If you suffer from depression, you aren’t alone. In fact, depression
is one of the most common mental health issues in the Unites States today,
with nearly 15.7 million American adults suffering from these feelings
of persistent sadness and irritability. Untreated, depression can debilitate
your daily life, leading to anxiety disorders, eating disorders, substance
abuse issues, heart disease and even suicide.
It’s National Mental Health Awareness Month, and there’s no
better time for a new beginning in your life. It’s never too late
to try something new to treat your depression, and if you feel you’ve
exhausted all other options, it may be time to consider ketamine infusion therapy.
In traditional doses, ketamine is a reliable anesthetic that has been used
for nearly 50 years to sedate adults and children—but it’s
recently become one of the most significant advances in treating many
chronic diseases, including:
- Depression (including postpartum depression)
- Obsessive-compulsive disorder (OCD)
- Post-traumatic stress disorder (PTSD)
- Generalized anxiety disorder (GAD)
- Bipolar disorder (manic with refractory depression)
- Complex regional pain syndrome (CRPS), also called reflex sympathetic dystrophy (RSD)
- Neuropathic pain
- Migraine headaches/Persistent daily headaches
Traditional antidepressants can take weeks or even months to reach therapeutic
levels and only half of all patients get relief from their symptoms. Research
has shown that ketamine not only produces a rapid and robust antidepressant
effect where it can lift depression in many patients within hours; it
also can put a quick end to suicidal thinking.
Last year, the
Ketamine Wellness Clinic of Orange County opened in
Mission Hospital Laguna Beach. Patients experience a spa-like environment as a dedicated
team of caregivers, including board-certified anesthesiologists, administer
the infusion treatment.
“We’re able to provide another avenue to treat the patient
population that is traditionally resistant to other forms of treatment.
It’s a safe, effective, fast-acting medication with very few side
Dan Hancock, MD, medical director of the clinic.
Since opening, the clinic has already administered more than 125 infusions
to nearly 25 patients, and the results have been “remarkable,”
says Dr. Hancock.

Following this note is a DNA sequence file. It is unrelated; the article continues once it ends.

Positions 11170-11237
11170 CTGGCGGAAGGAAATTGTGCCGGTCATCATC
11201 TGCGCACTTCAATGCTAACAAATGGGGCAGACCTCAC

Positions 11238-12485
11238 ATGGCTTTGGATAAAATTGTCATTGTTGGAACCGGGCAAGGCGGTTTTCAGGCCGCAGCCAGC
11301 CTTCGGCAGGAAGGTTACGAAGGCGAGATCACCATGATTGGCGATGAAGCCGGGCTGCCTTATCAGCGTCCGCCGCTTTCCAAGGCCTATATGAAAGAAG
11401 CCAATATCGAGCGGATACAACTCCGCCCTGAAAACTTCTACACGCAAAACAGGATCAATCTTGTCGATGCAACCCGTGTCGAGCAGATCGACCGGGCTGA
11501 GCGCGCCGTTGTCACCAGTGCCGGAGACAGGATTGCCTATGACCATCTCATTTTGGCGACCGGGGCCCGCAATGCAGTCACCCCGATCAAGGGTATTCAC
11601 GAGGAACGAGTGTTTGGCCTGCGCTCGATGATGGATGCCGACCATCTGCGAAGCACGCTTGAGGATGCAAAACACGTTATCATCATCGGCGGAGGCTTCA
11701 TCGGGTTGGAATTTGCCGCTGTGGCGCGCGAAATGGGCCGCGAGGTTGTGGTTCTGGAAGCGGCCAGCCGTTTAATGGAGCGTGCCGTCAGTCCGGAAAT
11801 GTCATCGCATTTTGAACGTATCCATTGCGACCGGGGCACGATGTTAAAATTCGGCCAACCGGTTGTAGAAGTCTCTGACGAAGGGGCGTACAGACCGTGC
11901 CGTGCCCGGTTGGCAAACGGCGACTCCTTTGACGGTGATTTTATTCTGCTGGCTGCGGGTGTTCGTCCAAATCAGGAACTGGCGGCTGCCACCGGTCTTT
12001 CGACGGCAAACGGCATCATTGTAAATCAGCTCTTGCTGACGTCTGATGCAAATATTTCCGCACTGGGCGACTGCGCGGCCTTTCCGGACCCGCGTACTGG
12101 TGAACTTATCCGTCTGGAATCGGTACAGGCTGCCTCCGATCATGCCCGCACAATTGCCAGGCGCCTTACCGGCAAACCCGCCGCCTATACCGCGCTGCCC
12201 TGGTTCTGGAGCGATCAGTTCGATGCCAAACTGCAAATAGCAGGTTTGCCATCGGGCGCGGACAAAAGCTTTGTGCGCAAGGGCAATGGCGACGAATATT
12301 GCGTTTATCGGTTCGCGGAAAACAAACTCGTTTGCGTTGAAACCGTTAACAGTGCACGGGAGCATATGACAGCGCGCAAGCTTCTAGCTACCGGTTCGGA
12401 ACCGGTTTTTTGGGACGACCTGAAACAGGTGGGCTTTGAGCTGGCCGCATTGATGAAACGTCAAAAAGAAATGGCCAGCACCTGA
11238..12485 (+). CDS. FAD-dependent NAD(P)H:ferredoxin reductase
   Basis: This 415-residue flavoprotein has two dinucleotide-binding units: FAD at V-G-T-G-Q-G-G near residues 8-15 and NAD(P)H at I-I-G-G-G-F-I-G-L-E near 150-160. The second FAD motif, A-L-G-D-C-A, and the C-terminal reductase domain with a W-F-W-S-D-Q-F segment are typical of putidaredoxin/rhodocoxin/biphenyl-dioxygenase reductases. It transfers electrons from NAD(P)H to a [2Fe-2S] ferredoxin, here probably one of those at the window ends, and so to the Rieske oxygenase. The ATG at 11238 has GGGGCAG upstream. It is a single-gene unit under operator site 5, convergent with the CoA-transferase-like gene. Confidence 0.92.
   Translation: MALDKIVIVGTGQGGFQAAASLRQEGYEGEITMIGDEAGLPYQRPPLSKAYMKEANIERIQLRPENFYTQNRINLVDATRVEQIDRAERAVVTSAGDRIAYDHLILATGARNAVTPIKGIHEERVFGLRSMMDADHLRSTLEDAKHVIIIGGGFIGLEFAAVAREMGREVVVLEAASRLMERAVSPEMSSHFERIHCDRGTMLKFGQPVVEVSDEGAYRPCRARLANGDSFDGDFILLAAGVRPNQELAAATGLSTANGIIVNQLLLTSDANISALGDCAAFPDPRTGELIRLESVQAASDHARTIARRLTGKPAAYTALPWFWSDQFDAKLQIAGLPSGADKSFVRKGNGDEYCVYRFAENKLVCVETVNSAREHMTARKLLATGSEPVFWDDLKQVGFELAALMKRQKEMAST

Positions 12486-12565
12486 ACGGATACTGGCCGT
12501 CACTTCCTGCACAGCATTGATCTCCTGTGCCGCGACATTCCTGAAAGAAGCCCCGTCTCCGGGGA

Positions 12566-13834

“We’re finding that our ketamine infusions are successful treatment
options for about seven out of 10 patients,” says Dr. Hancock. “Obviously
it’s only one part of the puzzle. Our infusion therapy complements
the ongoing treatments—from medications to psychotherapy. We are
offering a potential lifeline to those patients who have exhausted other
avenues of treatment without effective relief. Often, we’re giving
them new hope.”
One patient, who wishes to remain anonymous, thought about suicide more
than 1,000 times per day, after the second infusion, her suicidal thoughts
had nearly completely disappeared. It stayed that way for almost three
months before she chose to return for a single maintenance “booster” infusion.
Another patient said, “I've suffered from anxiety and depression
all of my life, and have tried every kind of medicine and therapy. Nothing
else worked for me. I had given up on finding relief, but I was much better
after the very first ketamine treatment. After several treatments, my
life was remarkably improved.”
In February, the clinic expanded its services to using ketamine infusions
to also treat persistent daily headaches and refractory migraine headaches
as well as neuropathic pain—the results of treating these chronic
issues are already proving to be positive.
If you have a mental health disease and feel you’ve exhausted all
treatment options, talk to your primary care provider today about whether
ketamine infusion therapy may be the next step in your care.
Read more about ketamine infusion therapy, including a Q&A with Dr. Hancock.